Film: Special Screenings
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WEDNESDAY JAN. 18
  • Fear (1996)

    Rated R, 95 min. Directed by James Foley. Starring Mark Wahlberg, Reese Witherspoon, William Petersen, Amy Brenneman and Alyssa Milano.

    Obsessive boyfriends and the women who love them. Bonus: roller coaster hanky-panky. Read a full review of Fear.

    7:40PM Alamo Drafthouse Village, 2700 W. Anderson, 512/861-7030

  • But I'm a Cheerleader

    But I'm a Cheerleader (2000)

    Rated R, 81 min. Directed by Jamie Babbit. Starring Natasha Lyonne, Clea Duvall, RuPaul Charles, Cathy Moriarty, Bud Cort, Eddie Cibrian, Mink Stole, Melanie Lynskey, Douglas Spain, Wesley Mann and Richard Moll.

    aGLIFF Presents: Campy film is fun viewing and shines a light on lipstick lesbians who are willing to put their pom-poms where their mouths are. Read a full review of But I'm a Cheerleader.

    7:30PM Alamo Drafthouse South Lamar, 1120 S. Lamar, 512/861-7040

  • Sherlock: The Final Problem (2017)

    Not rated, 110 min. Directed by Ben Caron. Starring Benedict Cumberbatch and Martin Freeman.

    Fathom Presents: The finale of the latest (and notoriously short) season of the hit show airs, with a bonus 15-minute featurette screening as well.

    7PM Cinemark Stone Hill Town Center, 18820 Hilltop Commercial Dr., 512/251-0938

    7PM Tinseltown North, N. I-35 & FM 1825, 512/989-8535

  • Singin' in the Rain

    Singin' in the Rain (1952)

    Not rated, 103 min. Directed by Gene Kelly and Stanley Donen. Starring Gene Kelly, Debbie Reynolds, Donald O'Connor, Cyd Charisse and Jean Hagen.

    Fathom Presents: 65th Anniversary: Arguably the greatest movie musical of all time, Singin' in the Rain features terrific performances and music, sensational Technicolor images, and a plot that hinges on the problems inherent to early Hollywood talkies.

    2PM, 7PM Arbor Cinema @ Great Hills, 9828 Great Hills Trail, 512/231-9742

    2PM, 7PM Gateway Theatre, 9700 Stonelake, 512/416-5700

  • The Nomi Song (2004)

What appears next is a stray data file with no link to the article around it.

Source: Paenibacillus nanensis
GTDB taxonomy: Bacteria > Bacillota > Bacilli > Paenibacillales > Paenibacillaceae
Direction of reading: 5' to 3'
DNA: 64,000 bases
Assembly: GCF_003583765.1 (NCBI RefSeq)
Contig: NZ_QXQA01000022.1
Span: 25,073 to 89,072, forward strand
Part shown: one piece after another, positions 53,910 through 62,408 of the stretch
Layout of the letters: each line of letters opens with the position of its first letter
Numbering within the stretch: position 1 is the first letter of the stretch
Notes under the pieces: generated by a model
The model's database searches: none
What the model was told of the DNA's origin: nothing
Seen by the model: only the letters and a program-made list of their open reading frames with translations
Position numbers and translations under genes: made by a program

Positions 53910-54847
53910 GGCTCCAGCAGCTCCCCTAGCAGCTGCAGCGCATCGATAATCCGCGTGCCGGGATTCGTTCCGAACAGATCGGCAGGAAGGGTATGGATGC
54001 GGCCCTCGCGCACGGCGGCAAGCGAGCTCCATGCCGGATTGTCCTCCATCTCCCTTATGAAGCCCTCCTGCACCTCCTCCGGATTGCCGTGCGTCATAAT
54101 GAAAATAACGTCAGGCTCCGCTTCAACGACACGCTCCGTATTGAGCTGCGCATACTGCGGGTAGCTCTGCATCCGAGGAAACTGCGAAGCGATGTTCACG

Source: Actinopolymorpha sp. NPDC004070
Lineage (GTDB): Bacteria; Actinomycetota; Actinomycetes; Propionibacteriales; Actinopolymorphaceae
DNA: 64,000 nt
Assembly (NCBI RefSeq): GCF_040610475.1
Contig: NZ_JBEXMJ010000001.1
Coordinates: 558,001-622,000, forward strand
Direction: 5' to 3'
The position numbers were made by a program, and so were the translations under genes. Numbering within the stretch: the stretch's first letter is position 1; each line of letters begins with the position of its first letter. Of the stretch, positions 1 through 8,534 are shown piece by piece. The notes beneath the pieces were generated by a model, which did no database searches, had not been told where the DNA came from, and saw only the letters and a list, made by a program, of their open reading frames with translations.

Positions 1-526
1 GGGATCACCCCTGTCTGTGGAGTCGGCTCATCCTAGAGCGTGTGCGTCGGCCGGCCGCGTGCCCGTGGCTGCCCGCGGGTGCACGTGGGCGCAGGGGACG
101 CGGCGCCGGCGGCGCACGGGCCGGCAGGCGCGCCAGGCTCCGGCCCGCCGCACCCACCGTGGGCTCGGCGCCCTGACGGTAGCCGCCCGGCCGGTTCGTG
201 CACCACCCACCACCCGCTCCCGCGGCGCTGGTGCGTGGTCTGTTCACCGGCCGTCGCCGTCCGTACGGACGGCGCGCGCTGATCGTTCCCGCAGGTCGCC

Not rated, 96 min. Directed by Andrew Horn.

    Homo Arigato! A documentary ode to the legendary outsider's outsider, Klaus Nomi – a singer, performance artist, and genuine human anomaly. Read a full review of The Nomi Song.

    7:30PM Alamo Drafthouse at the Ritz, 320 E. Sixth, 512/861-7020

  • Yor, the Hunter From the Future (1983)

    Rated PG, 88 min. Directed by Anthony M. Dawson. Starring Reb Brown, Corrine Clery, John Steiner, Carole Andre and Alan Collins.

    Weird Wednesday: Glaciers, dinosaurs, and a hero named Yor: This Italian terror is universally acknowledged as one of the most incoherent movies on the planet.

    9:45PM Alamo Drafthouse at the Ritz, 320 E. Sixth, 512/861-7020

BULLOCK MUSEUM IMAX

1800 Congress, 512/936-4629

  • "A Beautiful Planet" (2016)

    Rated G, 40 min. Directed by Toni Myers. Narrated by Jennifer Lawrence.

  • "National Parks Adventure" (2016)

    Not rated, 38 min. Directed by Greg MacGillivray. Narrated by Robert Redford.

    Stunning imagery and an overview of the national parks’ history is combined with reflections on what the wilderness means to us all. The film is narrated by Robert Redford.

  • "Voyage of Time: The IMAX Experience" (2016)

    Rated G, 45 min. Directed by Terrence Malick. Narrated by Brad Pitt.

    Terrence Malick's first foray into documentary filmmaking is this decades-in-the-making history of the universe, and it's a visually magnificent achievement that's educational, as well.

  • Rogue One: A Star Wars Story

    Rogue One: A Star Wars Story (2016)

    Rated PG-13, 133 min. Directed by Gareth Edwards. Starring Felicity Jones, Diego Luna, Alan Tudyk, Ben Mendelsohn, Forest Whitaker, Donnie Yen, Riz Ahmed, Jimmy Smits, Ben Daniels and Mads Mikkelsen.

    The first stand-alone spinoff of George Lucas’ revered Star Wars saga, Rogue One kicks ass in all the right ways. Like an Imperial Star Destroyer, it starts off slow and somewhat clunky, but by the time the mind-blowing third act arrives, it’s all a fan can do not to stand up and cheer. The premise here – the canny script is credited to Chris Weitz and Tony Gilroy – takes a single sentence from the original 1977 Star Wars screen crawl and fleshes it out into a 133-minute meditation on (a new) hope, loyalty, and freedom from tyranny that’s now more contemporary than ever. Jones is Jyn Erso, recruited to lead the swashbuckling Cassian Andor (Luna) and a breakaway band of renegade rebels on a mission to discover the whereabouts of the Death Star’s schematics. At its heart a World War II suicide-mission movie, Rogue One also has a tearjerking abundance of heart. Read a full review of Rogue One: A Star Wars Story.

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